(7) I am not trying to use this information to discourage anyone from breeding draft horses. What I am doing is giving you the FACTS, and then asking you and other people to use common sense in asking big, heavy horses to perform -- especially when you ask them for work which involves bounding (jumping and landing) and/or highly suspended gaits (i.e. passage, a lot of trotting, etc. as in the dressage style of competition). The intended use of the draft TYPE is to work at a WALK and/or at the draft horse's version of a "stepping trot", a type of semi-suspended or nonsuspended trot. If you don't know what a "stepping trot" is, go get a copy of Eadweard Muybridge's "Animals in Motion" and look at the sequence photos of heavy draft horses trotting -- you will see that although their legs are moving in diagonal pairs, they don't typically bound up into the air like a smaller horse that is of riding TYPE will.

(8) I suggest that you telephone Equus Magazine (at (301) 977-3900, push "0" when the recording comes on, then ask the secretary if you can talk to Christel). Obtain from them the back issue containing the article "Size Matters", and read it. There you will find this information backed up by other experts -- veterinarians who attend the massive horses so fashionable at present in competitive dressage. These experts are asking you to do the same thing that I am asking: use common sense; and never select a horse for purchase merely because it is big. -- Dr. Deb

Attachment: Przewalski mare Monarto cprsd.jpg (Downloaded 259 times)

sunnyriot
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 Posted: Tue Dec 2nd, 2008 03:55 pm
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I am still a bit confused.

Sunny, the weight-bearing capacity IN POUNDS of a cylinder is a function of:
(1) The cross-sectional area (or the circumference; one is directly convertible into the other) of the cylinder. In other words, "how thick the post is".
>>not on a one to one basis however as shown by the engineer's calculation<<

(2) The material out of which the cylinder is made (if you have two cylinders of the same cross-sectional area, one made of steel and the other made of styrofoam, the steel one will bear more weight). What we are talking about here is what is called the 'failure point' of bone in resisting compressive forces. This will fall somewhere between styrofoam and steel; but closer to styrofoam. Bone's failure point is actually less than that of wood. So your statement about 'a cylinder of 11-12 inches in circumference should bear the weight perfectly well' is incorrect because you have not thought about the difference between bone and steel.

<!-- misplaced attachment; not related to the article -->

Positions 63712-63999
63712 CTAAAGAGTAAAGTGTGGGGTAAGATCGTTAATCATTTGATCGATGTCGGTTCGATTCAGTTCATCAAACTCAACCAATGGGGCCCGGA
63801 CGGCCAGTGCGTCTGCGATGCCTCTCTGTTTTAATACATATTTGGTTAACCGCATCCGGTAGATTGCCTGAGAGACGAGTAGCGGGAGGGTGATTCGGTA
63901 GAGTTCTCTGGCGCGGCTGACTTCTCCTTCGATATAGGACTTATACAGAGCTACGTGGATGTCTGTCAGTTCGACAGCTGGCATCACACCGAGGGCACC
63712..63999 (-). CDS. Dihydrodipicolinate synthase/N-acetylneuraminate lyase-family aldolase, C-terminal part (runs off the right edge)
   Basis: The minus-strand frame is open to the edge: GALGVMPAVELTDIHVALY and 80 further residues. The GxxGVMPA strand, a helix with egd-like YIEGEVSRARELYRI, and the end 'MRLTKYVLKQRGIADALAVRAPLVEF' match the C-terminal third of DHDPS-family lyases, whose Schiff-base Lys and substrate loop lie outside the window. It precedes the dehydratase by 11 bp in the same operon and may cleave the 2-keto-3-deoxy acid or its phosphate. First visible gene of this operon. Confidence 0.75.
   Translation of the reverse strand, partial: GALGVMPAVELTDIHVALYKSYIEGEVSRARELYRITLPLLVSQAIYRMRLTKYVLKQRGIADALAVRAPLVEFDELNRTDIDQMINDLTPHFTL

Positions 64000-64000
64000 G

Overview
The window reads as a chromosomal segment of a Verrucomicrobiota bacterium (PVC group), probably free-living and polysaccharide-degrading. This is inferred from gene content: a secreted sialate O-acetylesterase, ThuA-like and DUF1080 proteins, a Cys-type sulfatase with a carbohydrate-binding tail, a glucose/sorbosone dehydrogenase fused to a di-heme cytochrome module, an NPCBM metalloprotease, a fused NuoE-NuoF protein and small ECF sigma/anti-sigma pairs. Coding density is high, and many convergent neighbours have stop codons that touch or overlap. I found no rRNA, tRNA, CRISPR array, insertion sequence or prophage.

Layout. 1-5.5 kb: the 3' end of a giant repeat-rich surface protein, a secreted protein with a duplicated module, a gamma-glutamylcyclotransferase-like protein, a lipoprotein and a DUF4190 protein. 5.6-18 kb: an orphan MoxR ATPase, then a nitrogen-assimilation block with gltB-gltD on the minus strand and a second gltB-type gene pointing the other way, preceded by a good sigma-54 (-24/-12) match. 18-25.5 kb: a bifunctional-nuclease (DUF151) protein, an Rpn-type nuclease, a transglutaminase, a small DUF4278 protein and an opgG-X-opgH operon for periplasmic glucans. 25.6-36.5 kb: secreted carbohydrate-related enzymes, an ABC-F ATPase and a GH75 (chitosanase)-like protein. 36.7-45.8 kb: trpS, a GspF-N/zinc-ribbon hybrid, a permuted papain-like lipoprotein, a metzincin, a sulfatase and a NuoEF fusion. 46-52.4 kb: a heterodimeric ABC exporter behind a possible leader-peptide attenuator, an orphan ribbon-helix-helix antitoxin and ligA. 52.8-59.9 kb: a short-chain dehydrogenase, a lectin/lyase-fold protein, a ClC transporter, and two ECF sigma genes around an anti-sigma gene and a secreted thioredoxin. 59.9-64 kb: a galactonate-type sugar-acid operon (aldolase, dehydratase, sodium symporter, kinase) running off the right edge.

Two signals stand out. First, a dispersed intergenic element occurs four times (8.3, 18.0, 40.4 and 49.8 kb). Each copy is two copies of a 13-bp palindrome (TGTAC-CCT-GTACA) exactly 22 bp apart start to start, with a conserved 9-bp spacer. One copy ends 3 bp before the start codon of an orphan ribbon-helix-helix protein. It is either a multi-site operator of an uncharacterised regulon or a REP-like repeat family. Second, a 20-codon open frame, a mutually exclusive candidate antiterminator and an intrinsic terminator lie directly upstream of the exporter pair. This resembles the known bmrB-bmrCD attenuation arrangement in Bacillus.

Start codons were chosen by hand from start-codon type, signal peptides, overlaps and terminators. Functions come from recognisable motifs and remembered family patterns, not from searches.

>> I don't understand this point. I assume that both the 8" boned horse and the horse with 11.3" of bone have "bone" made of the same material i.e. bone and tendon.<<

(3) It also matters what you mean by 'it will bear weight perfectly well'. What does 'perfectly well' mean? Well, it would mean at least these two things: one, that the legs won't crush, fracture, or collapse when the horse + rider is standing still. Much more importantly, it will have to mean that the legs will stand up to the ADDITIONAL STRESSES that are normal and unavoidable parts of MOTION: torque, peak impact forces, centrifugal and centripetal forces associated with accelleration and deceleration.
>> Ok, this I get. Of course, bigger bone would mean increased limb weight, so increased torque on a moving limb, so this would affect the joint (not the weigh-bearing ability tho). Increased weight/torque is also added by shoes and boots. I imagine owners with horses light in bone should avoid these?
I will ask my engineer friend about the forces on the same cylinders from a moving object. <<

(4) We know that "11-12 inches" is not enough also by the best test in the world: looking at nature. The 'natural' equines -- and to be fair, selecting only those that are relatively heavy-bodied, as the domestic horse is -- have bone-to-mass ratios in the 14-inch range, in other words, approximately twice as much "bone" as the average figure for domestic horses. We can check this idea by referring to other hoofed domestic mammals such as cattle and goats: their wild relatives, too, have "bone" approximately twice as substantial as the domesticated varieties.